I didn’t have any signing duties on Sunday, which was great for me as the schedule had races all day starting with Moto3 at 11:00 am, followed by Moto2, MotoGP and finishing with the second MotoAmerica Superbike race. Contrary to predictions it was dry the entire day, yay. We watched different races from different areas of the track. No spoilers in what follows.
We viewed Moto3 from the grassy bank near Ducati Island with a good view of the final two turns, and an excellent view of a jumbo-tron screen and audio to follow the rest of the action. It was an atypical Moto3 race, a bit different from all the Moto3 from last year and the initial Qatar race this year.
We went to our grandstand seats, described in an earlier post, to watch the Moto2 and MotoGP races. From there we could see a lot of the track, although some of it was very distant, and there was a viewing screen a bit off to the left of our position, so we could tell what was going on in the parts we couldn’t see. It was a fun race to watch with the podium positions undecided until the very last few laps.
Up in the tower. I’m 2nd from right, watching the racing through the clear floor. Russ is the guy in the black hat and shirt. It’s an open air space with a clear 4-foot railing at the edge. Photo by Dee Ritter.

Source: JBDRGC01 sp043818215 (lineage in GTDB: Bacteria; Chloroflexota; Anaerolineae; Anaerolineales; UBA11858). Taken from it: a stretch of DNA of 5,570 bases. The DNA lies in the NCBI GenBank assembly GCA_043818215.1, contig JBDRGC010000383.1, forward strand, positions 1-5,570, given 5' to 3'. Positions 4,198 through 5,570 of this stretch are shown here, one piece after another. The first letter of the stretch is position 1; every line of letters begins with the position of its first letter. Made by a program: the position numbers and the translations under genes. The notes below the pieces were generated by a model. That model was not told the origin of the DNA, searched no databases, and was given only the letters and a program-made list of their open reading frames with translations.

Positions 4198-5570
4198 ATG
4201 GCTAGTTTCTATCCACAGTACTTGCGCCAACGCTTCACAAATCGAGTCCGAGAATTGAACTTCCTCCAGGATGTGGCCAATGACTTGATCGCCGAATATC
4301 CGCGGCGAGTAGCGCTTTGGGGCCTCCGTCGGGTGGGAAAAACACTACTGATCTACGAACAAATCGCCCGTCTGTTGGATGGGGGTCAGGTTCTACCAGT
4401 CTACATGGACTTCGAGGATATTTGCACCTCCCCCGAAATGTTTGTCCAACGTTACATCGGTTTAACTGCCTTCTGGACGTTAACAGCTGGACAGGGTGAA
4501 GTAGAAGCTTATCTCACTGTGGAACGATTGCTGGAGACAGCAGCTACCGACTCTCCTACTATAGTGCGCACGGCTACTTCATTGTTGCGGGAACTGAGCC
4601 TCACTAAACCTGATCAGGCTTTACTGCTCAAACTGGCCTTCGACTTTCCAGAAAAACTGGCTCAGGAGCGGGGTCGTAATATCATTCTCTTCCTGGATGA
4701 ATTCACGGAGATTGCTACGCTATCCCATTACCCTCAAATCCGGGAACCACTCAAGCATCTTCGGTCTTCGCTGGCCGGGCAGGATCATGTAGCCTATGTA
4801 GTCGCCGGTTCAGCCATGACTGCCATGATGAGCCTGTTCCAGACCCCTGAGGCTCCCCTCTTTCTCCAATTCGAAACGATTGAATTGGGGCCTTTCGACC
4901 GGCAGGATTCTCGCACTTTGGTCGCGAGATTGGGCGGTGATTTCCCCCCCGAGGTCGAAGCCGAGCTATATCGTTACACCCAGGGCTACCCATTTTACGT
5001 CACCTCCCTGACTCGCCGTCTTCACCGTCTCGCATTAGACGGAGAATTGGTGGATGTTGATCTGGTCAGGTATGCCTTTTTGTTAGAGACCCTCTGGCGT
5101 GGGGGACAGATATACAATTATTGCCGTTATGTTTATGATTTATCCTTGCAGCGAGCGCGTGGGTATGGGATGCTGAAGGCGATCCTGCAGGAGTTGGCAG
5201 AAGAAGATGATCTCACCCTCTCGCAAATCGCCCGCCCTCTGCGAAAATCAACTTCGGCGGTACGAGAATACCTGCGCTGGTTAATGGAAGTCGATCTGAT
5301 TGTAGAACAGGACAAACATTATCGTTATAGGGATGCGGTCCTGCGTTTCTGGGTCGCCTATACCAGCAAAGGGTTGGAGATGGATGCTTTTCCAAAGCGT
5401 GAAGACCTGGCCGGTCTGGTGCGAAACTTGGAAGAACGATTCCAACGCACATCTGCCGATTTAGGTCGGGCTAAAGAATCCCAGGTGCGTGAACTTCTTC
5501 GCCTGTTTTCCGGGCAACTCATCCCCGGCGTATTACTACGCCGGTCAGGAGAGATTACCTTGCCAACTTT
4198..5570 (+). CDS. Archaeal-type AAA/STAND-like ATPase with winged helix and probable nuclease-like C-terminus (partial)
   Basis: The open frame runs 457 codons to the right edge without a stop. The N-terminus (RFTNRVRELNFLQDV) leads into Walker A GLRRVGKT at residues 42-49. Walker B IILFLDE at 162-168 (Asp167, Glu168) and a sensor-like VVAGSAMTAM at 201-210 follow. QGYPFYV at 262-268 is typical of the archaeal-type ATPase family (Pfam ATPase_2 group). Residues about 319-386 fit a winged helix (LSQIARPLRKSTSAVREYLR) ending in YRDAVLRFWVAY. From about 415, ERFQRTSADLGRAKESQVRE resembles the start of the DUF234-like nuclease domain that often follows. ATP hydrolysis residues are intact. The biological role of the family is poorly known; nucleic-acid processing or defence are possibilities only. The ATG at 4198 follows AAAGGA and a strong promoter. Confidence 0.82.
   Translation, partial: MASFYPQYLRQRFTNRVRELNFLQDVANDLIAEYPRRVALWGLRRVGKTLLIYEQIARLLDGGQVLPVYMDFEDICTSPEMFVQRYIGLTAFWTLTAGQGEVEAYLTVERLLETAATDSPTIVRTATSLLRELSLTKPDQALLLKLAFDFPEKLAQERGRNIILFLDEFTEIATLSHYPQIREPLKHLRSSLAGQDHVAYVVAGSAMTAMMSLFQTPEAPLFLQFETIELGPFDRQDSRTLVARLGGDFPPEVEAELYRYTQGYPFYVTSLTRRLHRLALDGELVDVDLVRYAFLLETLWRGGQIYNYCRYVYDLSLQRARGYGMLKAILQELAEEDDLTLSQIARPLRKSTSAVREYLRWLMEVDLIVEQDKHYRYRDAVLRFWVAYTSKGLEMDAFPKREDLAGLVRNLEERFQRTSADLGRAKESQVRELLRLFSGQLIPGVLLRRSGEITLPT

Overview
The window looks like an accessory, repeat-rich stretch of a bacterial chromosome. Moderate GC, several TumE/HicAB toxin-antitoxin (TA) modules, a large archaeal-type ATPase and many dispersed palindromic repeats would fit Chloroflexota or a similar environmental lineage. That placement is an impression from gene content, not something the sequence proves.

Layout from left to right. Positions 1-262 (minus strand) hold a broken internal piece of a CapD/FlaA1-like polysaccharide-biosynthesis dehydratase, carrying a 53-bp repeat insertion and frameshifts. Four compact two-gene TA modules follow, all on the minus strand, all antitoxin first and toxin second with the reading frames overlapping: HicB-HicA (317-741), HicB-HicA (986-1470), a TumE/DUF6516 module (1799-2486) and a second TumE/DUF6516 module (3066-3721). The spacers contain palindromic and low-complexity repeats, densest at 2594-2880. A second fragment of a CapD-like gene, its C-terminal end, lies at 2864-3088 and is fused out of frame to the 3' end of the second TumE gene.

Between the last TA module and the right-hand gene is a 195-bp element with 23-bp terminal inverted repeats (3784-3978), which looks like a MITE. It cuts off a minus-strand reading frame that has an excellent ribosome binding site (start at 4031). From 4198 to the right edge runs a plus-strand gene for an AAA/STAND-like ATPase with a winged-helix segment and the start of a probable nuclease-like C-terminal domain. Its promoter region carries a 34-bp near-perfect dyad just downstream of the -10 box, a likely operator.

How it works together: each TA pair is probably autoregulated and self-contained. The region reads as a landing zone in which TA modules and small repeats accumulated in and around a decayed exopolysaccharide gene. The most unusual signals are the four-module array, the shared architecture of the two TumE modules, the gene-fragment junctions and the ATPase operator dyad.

After the MotoGP race we bought tickets to go up in the big tower, and we watched the 2nd Superbike race from that lofty position, some 800 feet about the track. You can see a lot of the race if you’re willing to move side to side. Worth doing at least once.
Unsubstantiated rumors — I saw some criticism of MotoAmerica because there was no live TV coverage of the Austin race. Things like, “First round of a new series and they couldn’t get live TV? Bad start.” From what we heard at the track, from a couple of sources, was that Dorna insisted on it. It seems Dorna didn’t allow anything that might diminish the impact of the MotoGP races. From the tower we could see that the MotoAmerica team tents were set up in an area behind the pit garages, where they could not be seen unless you had a paddock pass. If anyone reading this can confirm or contradict these rumors please add a comment to this post, In the meantime, folks should ease up on MotoAmerica for now and see how they do on round two.